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Richard Montanari

The skin Gods


"What I really want to do is direct."

Nothing. No reaction at all. She stares at me with those big Prussian blue eyes, waiting. Perhaps she is too young to recognize the cliche. Perhaps she is smarter than I thought. This is either going to make the task of killing her very easy, or very difficult.

"You've done some acting. I can tell."

She blushes. "Not really."

I lower my head, raise my eyes. My irresistible look. Monty Clift in A Place in the Sun. I can see it working. "Not really?"

"Well, when I was in junior high we did West Side Story."

"And you played Maria."

"Not hardly," she says. "I was just one of the girls at the dance."

"Jet or Shark?"

"Jet, I think. And then I did a couple of things in college."

"I knew it," I say. "I can spot a theatrical vibe a mile away."

"It was no big deal, believe me. I don't think anyone even noticed me."

"Of course they did. How could they miss you?" She reddens even more deeply. Sandra Dee in A Summer Place. "Keep in mind," I add, "lots of big movie stars started out in the chorus."



She has high cheekbones, a golden French braid, lips painted a lustrous coral. In 1960 she would have worn her hair in a bouffant or a pixie cut. Beneath that, a shirtwaist dress with a wide white belt. A string of faux pearls, perhaps.

On the other hand, in 1960, she might not have accepted my invitation.

We are sitting in a nearly empty corner bar in West Philadelphia, just a few blocks from the Schuylkill River.

"Okay. Who is your favorite movie star?" I ask.

She brightens. She likes games. "Boy or girl?"


She thinks for a few moments. "I like Sandra Bullock a lot."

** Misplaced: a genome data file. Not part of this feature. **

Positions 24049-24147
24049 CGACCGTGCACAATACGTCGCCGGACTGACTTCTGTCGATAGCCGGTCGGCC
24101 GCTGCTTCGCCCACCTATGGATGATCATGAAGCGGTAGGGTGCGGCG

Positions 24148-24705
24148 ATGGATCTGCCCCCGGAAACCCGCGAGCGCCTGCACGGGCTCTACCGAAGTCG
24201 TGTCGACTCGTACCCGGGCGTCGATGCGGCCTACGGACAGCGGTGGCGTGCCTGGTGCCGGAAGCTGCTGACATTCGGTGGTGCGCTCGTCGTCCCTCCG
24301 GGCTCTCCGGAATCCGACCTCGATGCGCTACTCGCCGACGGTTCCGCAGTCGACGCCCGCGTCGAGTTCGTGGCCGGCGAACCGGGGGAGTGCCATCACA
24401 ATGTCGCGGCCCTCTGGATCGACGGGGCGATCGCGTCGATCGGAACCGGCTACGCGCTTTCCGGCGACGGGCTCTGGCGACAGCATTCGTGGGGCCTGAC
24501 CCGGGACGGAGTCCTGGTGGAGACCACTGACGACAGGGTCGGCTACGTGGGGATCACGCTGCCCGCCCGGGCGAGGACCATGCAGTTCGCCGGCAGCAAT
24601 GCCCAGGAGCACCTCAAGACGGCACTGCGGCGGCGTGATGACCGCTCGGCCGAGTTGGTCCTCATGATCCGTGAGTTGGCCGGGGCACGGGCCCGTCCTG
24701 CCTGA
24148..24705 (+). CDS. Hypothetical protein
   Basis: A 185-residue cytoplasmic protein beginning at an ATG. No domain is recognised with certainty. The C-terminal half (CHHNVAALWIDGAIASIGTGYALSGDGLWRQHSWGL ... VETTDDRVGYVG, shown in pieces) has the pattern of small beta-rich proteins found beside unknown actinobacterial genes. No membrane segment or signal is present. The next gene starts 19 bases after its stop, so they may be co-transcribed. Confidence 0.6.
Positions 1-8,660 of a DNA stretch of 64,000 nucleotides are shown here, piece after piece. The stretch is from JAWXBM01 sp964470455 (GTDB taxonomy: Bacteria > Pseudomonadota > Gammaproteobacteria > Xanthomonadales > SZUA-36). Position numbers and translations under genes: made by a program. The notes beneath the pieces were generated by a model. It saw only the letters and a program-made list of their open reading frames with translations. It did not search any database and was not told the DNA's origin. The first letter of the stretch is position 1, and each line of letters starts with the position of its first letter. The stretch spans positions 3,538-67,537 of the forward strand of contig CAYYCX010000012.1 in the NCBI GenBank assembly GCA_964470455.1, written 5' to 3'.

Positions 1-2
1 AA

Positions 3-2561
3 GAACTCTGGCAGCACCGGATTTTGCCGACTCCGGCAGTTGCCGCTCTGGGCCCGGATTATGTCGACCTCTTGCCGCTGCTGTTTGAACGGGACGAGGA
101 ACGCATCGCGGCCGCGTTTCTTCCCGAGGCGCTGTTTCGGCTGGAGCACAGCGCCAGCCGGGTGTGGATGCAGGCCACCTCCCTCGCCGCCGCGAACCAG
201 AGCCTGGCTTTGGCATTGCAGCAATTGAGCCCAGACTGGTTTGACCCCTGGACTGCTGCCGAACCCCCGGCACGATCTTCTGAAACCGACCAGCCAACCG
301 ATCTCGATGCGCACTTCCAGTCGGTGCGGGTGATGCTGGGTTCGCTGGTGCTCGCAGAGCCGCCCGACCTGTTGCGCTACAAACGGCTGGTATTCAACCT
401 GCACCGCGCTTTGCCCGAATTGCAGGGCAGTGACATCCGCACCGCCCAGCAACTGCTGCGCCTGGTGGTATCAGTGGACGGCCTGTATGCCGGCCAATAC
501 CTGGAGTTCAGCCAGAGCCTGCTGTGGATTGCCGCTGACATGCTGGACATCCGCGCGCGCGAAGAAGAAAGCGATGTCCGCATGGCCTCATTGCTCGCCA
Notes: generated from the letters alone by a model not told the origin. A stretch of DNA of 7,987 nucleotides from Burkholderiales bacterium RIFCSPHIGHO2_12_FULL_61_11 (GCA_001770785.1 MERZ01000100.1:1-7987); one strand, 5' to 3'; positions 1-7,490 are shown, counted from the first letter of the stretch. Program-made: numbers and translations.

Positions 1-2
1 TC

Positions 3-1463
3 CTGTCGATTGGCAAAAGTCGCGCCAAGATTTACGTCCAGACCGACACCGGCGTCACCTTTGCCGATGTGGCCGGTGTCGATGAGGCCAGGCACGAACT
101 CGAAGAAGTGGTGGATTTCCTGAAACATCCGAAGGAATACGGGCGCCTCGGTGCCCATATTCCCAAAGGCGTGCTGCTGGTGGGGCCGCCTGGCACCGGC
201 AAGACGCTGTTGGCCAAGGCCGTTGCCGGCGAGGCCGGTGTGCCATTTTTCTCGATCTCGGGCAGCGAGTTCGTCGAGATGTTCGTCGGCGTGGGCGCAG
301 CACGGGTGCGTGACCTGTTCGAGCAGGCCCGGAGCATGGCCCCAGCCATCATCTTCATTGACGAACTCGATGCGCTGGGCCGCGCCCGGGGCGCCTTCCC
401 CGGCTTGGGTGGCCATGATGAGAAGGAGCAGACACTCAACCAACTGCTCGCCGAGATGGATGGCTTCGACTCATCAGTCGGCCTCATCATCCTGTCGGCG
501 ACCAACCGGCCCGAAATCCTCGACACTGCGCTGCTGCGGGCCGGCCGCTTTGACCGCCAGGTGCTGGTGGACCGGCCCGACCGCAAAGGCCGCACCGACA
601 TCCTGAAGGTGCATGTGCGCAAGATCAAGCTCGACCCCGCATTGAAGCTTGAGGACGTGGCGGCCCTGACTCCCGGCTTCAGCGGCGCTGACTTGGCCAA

"There you go. Sandy started out in made-for-TV movies."

"Sandy? You know her?"

"Of course."

"And she really made TV movies?"

"Bionic Showdown, 1989. The harrowing tale of international intrigue and bionic menace at the World Unity Games. Sandy played the girl in the wheelchair."

"Do you know a lot of movie stars?"

"Almost all of them." I take her hand in mine. Her skin is soft, flawless. "And do you know what they all have in common?"


"Do you know what they all have in common with you?"

She giggles, stamps her feet. "Tell me!"

"They all have perfect skin."

Her free hand absently goes to her face, smoothing her cheek.

"Oh yes," I continue. "Because when the camera gets really, really close, there's no amount of makeup in the world that can substitute for radiant skin."

She looks past me, at her reflection in the bar mirror.

"Think about it. All the great screen legends had beautiful skin," I say. "Ingrid Bergman, Greta Garbo, Rita Hayworth, Vivien Leigh, Ava Gardner. Movie stars live for the close-up, and the close-up never lies."

I can see that some of these names are unknown to her. Pity. Most people her age think that movies began with Titanic, and movie stardom is defined by how many times you've been on Entertainment Tonight. They've never been exposed to the genius of Fellini, Kurosawa, Wilder, Lean, Kubrick, Hitchcock.

It is not about talent, it is all about fame. To people her age, fame is the drug. She wants it. She craves it. They all do, in one way or another. It is the reason she is with me. I embody the promise of fame.

By the end of this night I will make part of her dream come true.

The Motel room is small and dank and common. There is a queen- size bed, and gondola scenes on delaminating Masonite nailed to the walls. The blanket is mildewed, moth-eaten, a frayed and ugly shroud that whispers of a thousand illicit encounters. In the carpeting lives the sour odor of human frailty.

I think of John Gavin and Janet Leigh.

I paid cash for the room earlier today in my midwestern character. Jeff Daniels in Terms of Endearment.